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Wheel, rim giant Mavic expands into tyre market

By:
James Costley-White, BikeRadar.com
Published:
December 02, 2009, 2:30 GMT,
Updated:
December 02, 2009, 9:20 GMT
Edition:
Second Edition Cycling News, Wednesday, December 2, 2009
Mavic Ksyrium Yksion K10 clincher (rear)

Mavic Ksyrium Yksion K10 clincher (rear)

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Mavic Ksyrium Yksium K10 wheels and tyres

Mavic has announced that it will soon expand its range of wheel-related products beyond just complete wheelsets and rims with an upcoming line of tyres – ultimately, the company intends to create purpose-designed wheel-and-tyre combinations.

Why bother? According to Mavic US marketing director Sean Sullivan, bringing tyres (and tubes) into the fold lends the company's engineers and designers more control over how the products are used together in order to further optimize performance attributes such as weight, durability, aerodynamics and rolling resistance.

Mavic is entering into these rough waters with a perhaps understandably conservative splash – at least for now. Come March in the US (and January in Europe and the UK), Mavic's first 'Wheel Tyre System' product will be a limited edition Ksyrium Yksion K10 aluminum clincher wheelset and matching tyres and tubes, the latter of which will be produced to Mavic specifications in Thailand.

Launched to celebrate the 10th anniversary of the original Ksyrium road wheelset, the 1,470g K10 will be Mavic's highest-end and lightest 'multiperformance' model and is aimed at road racers, enthusiast and sportive riders. Similarities to the current Ksyrium SL run more than just skin-deep: the asymmetrical and variable-depth rims use identical extrusions but add Mavic's latest ISM 3D three-dimension surface milling to remove more weight; the hubs boast identical aluminum and carbon fiber shells, FTS-L drivers, alloy axles and adjustable cartridge bearings but additional machining and a double anodized finish for a more distinctive aesthetic; and the Isopulse lacing pattern uses identical Zicral bladed alloy spokes, which again thread directly into the rim.

Not surprisingly, the matching 23mm-wide K10 tyres sport similar –though not identical – characteristics to the Vittoria tyres that are also produced in the same factory. Thread count is a supple 290TPI, a dual compound slick tread promises a fast roll, good durability and secure cornering grip, and a polycotton/Kevlar breaker strip beneath the tread offers some puncture resistance. Claimed weight is 225g apiece and Mavic says they'll also be offered as standalone items for US$79.99 (£45).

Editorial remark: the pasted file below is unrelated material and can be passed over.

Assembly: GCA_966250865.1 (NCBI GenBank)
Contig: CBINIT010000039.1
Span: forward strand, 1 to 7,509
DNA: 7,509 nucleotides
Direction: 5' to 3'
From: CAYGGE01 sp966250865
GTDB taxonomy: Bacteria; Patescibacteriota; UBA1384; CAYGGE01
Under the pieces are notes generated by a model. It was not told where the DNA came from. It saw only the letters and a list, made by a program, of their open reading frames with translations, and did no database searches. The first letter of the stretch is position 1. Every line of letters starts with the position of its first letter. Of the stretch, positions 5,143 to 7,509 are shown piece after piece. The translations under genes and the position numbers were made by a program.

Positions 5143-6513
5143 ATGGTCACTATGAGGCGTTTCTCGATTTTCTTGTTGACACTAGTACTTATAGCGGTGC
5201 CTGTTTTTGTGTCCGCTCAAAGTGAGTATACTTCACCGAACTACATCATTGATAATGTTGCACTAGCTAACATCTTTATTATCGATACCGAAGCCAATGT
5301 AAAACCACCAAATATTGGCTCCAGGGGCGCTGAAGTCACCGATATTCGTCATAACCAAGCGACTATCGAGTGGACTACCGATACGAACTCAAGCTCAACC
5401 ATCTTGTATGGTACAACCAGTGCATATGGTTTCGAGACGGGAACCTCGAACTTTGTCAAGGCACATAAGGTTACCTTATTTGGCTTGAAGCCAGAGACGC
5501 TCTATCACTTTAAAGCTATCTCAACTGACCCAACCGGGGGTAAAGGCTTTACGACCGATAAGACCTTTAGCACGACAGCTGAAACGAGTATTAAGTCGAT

Before you start lambasting the thought of yet another tyre/rim 'standard', don't fret just yet. The upcoming K10 combo will use completely typical interfaces and each component will be compatible with non-Mavic equipment so for now the K10 combination isn't so much an integrated system as it is a very nice clincher wheelset and tyres with matching graphics that are all packaged together. However, the French company has hinted that it may take the so-called integration even further and develop a proprietary system in the future if deemed necessary to meet performance goals.

In fact, Mavic is planning to produce dedicated tyres for all of its wheelsets, including its mountain bike hoops – although these may not hit the market for several years. Tubular tyres are also in the pipeline but at least for now, Mavic continues to shun the idea of tubeless road tyres, citing difficulties with roadside repair for general consumers.

Still, there are questions surrounding what many will perceive to be a marketing-driven move but Mavic insists that the consumer will ultimately benefit from the improved performance attributes once the program is fully under way.

"It has opened many doors for us in terms of improving the weight, performance and aerodynamics of our wheels," said product manager Anthony Diana. "What we have here is a tyre that matches the performance of the wheelset."

"This year is going to be the first step," added Mavic press officer Michel Lethenet. "We don't pretend to replace Michelin – those guys are tyre specialists and we are not, at the moment. We have been working on the idea for three years, with feedback from pro riders. [The K10] is our first one and for sure we will have a lot to improve."

According to Sullivan, those pro riders will already begin testing more advanced prototypes next season with consumer products to be released in due course.

Mavic will offer just 1000 of the Ksyrium Yksion K10 combinations worldwide at a cost of US$1,400 (£899), which will also include the tyres, tubes, steel skewers, and wheel bags. Integration aside, the limited numbers alone will likely make the K10 a desirable consumer item, especially for current Ksyrium fans.

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